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Popular Science Is Building The Telepresent Robotic Boss Of The Future
Earth circa 1993 was a radically different place. In roughly two decades, technology has completely reorganized our lives, our workplaces, and our interpersonal interactions. We have more means and methods of communicating, of interacting, of collaborating and sharing information than we could have envisioned twenty years ago. It's easy to feel like there is no problem--especially where communication is concerned--that technology can't solve. At least until you run headlong into one that it can't.
Popular Science is a magazine about the future and the science and technology that will get us there, but right now PopSci has a technology problem. Our editor in chief, Jacob Ward, lives and works in San Francisco. The rest of us work out of PopSci's Park Avenue offices in New York City. But building magazines is nothing if not collaborative, and office culture is nothing if not interpersonal. So for Jake, collaborating with us across video chat is somewhat like watching a live concert streaming over the Internet; the sensory information coming across the fiber networks is real and true to real life, but not only is the experience not the same as actually being there, it's not even remotely close. Which has us wondering: Can technology ever shrink this distance? Could it even go beyond? Can technology create an experience that's better than actually being present?
THE TELEPRESENT EDITOR OF THE FUTURE
We need ubiquity, something that is easily accessible to most everyone Ward needs to interact with. We need collaborative tools that allow users at both end to share ideas and interact with one another to create a shared experience beyond simple audio and video transmission. Where possible, effective telepresence requires some kind of humanizing element--something analogous to "breathing the same air," Ward says--that helps convey the idea of physical presence, non-verbal cues, and the like. And we need mobility. "We have meetings in front of a wall covered in printouts or in front of a whiteboard sometimes," Ward says. "I'd love to be able to go to wherever the meeting is taking place."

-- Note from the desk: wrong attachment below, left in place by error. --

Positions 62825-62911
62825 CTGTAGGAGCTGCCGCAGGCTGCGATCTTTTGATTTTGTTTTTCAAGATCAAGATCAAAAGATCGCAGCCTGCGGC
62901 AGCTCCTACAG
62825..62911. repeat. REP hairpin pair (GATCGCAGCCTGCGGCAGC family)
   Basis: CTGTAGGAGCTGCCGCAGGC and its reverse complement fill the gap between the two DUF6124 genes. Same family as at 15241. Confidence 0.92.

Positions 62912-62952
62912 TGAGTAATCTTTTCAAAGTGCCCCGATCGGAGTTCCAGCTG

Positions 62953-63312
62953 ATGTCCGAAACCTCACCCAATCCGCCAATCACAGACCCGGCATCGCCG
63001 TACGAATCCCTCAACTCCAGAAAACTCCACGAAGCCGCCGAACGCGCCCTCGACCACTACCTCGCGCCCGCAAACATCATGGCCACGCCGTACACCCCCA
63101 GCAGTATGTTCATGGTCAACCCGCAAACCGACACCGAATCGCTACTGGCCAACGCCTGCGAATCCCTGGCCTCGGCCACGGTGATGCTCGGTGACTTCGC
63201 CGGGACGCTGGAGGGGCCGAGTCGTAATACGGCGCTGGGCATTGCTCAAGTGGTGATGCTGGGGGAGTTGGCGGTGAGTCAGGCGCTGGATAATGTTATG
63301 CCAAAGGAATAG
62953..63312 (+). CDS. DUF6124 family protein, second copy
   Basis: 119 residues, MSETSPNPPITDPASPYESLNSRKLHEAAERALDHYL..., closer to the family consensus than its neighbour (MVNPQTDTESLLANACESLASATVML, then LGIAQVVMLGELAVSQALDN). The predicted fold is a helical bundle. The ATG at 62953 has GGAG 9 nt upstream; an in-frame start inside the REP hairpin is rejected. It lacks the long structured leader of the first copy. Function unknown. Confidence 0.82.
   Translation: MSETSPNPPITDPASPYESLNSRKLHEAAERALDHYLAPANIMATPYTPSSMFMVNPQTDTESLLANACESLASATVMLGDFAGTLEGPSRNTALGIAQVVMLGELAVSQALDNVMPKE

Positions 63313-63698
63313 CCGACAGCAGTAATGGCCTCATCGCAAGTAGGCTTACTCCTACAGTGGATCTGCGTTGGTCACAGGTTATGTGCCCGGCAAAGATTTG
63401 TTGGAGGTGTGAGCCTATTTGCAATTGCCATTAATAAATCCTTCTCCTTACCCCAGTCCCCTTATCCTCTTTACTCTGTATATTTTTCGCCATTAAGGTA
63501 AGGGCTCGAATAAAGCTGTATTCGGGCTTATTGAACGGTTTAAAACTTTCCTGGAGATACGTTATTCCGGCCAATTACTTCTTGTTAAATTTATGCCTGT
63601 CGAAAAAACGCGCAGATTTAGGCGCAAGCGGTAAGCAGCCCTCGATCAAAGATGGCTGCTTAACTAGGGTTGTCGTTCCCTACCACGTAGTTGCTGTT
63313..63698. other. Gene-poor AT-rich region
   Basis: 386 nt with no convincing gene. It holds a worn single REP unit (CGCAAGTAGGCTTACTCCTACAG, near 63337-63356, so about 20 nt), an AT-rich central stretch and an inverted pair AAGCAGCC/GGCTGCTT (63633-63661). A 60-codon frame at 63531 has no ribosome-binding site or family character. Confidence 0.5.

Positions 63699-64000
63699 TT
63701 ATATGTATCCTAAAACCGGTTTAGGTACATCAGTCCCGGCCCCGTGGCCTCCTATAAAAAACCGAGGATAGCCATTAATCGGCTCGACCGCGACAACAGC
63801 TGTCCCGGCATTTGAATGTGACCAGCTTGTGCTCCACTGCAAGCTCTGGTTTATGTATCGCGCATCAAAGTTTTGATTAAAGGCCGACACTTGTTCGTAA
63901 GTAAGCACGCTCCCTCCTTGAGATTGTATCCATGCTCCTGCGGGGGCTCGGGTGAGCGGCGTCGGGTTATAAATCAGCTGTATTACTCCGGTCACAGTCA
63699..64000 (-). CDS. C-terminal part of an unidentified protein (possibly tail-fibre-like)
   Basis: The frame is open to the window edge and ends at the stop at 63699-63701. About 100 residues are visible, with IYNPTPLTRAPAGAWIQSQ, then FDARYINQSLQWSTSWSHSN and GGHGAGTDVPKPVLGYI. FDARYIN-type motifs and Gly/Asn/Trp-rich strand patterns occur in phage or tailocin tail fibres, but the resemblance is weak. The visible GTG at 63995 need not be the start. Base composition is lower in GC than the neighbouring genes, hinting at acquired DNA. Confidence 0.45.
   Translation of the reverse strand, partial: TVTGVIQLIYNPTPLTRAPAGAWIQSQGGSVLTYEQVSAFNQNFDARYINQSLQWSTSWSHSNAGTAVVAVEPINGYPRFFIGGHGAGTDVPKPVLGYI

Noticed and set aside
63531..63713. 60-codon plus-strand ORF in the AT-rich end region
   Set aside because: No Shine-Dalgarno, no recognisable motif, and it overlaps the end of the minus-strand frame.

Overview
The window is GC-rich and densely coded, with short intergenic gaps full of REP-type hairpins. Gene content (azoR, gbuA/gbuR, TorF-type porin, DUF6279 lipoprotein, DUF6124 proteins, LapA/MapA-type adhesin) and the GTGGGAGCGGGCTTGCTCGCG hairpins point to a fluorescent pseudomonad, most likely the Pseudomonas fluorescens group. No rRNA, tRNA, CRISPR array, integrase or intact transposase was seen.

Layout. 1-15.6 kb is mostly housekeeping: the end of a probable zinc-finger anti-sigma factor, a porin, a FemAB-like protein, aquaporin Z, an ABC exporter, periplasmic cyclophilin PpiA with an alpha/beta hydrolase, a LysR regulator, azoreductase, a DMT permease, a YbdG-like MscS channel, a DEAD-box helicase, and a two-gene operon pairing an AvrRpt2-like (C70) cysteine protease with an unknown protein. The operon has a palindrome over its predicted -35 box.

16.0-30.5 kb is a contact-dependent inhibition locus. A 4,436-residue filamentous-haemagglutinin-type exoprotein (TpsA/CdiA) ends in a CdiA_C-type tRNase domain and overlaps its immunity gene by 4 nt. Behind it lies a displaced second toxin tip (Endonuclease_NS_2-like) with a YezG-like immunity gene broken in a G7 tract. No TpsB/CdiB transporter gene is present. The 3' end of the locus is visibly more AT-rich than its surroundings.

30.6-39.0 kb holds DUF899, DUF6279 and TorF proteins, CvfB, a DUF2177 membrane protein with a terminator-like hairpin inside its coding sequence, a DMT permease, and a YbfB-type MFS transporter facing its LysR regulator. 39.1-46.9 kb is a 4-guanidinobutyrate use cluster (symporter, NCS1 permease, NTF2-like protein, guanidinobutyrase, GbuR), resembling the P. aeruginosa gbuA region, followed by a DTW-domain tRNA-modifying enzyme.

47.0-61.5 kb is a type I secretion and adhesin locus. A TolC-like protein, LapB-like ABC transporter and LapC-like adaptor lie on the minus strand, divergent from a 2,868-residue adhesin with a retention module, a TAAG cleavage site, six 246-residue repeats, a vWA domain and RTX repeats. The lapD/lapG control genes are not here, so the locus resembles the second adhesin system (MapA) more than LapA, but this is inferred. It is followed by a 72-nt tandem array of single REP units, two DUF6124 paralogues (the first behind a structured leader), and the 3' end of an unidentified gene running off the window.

But more than anything, our solution needs to be simple and unobtrusive--something that makes office life easier rather than more complicated. "This needs to be as simple as someone walking into my office in New York, hitting a button, and me popping up wherever I am in the country," Ward says. Editor in chief on demand--that's the future we want, now.
"I've tried a few different solutions, including Skype, Facetime, and something called Fusebox, and I have reverted to Google Chat," Ward says. For the magazine that promises "The Future Now," that might not sound very futuristic, and it's not. Google Chat has been around for years, and it's somewhat restrictive in that it ties the users on both ends to their computer monitors. But it's also a window into the first pillar of effective telepresence. Ward says he's gone back to using Google's video chat and instant messaging system because everyone is already using Gmail and Google Chat. It's accessible, no downloads or hardware reconfigurations necessary. Google's products have enough ubiquity and reliability to make them convenient.
This is the jumping off place from which we've begun carving out a list of requirements for the telepresent editor in chief we hope to create in the very near future.
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